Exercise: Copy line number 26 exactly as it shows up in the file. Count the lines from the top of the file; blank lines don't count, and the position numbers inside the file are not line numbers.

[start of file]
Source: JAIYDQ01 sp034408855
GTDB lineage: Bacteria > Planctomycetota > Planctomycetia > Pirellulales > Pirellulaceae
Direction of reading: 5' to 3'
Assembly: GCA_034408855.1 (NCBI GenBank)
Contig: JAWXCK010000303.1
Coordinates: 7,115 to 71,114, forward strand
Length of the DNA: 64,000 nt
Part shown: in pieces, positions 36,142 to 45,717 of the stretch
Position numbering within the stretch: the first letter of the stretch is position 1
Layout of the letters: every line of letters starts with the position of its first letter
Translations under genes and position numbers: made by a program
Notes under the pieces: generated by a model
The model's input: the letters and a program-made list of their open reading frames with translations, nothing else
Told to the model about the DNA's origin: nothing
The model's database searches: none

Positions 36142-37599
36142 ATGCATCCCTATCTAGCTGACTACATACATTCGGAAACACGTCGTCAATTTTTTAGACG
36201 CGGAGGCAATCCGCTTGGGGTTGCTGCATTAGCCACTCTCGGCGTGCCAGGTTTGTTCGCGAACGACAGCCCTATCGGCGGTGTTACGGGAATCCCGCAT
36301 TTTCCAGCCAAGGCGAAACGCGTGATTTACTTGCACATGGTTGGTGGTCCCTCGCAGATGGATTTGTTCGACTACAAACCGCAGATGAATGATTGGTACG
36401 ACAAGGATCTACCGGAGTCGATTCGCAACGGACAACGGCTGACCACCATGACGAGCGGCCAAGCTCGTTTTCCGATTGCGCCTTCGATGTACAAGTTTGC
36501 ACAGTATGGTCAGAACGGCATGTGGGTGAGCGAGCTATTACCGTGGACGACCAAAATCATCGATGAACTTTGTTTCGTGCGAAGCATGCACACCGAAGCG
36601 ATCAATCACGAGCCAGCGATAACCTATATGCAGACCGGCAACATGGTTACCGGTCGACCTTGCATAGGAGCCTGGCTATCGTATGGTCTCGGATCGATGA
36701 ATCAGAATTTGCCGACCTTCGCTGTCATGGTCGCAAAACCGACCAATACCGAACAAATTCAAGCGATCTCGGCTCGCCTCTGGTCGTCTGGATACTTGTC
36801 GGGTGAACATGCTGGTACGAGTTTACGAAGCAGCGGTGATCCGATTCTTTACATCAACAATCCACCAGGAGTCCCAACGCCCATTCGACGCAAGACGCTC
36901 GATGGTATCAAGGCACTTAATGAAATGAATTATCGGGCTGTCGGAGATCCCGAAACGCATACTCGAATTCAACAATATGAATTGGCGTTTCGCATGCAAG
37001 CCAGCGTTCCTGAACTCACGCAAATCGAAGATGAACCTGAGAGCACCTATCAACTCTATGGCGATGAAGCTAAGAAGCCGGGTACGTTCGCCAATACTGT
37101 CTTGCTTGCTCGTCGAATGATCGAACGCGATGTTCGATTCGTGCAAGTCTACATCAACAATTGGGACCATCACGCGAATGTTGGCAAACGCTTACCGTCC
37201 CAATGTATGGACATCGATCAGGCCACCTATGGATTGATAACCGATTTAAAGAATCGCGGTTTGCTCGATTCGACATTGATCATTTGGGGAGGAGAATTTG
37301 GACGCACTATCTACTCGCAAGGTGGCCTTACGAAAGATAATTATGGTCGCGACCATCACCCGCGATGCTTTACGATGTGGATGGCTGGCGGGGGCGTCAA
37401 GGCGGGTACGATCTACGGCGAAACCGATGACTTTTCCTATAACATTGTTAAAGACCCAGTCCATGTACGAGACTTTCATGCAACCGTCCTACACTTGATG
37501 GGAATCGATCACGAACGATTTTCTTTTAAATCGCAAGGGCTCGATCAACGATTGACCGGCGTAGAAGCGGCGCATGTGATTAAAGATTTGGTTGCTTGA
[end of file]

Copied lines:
37001 CCAGCGTTCCTGAACTCACGCAAATCGAAGATGAACCTGAGAGCACCTATCAACTCTATGGCGATGAAGCTAAGAAGCCGGGTACGTTCGCCAATACTGT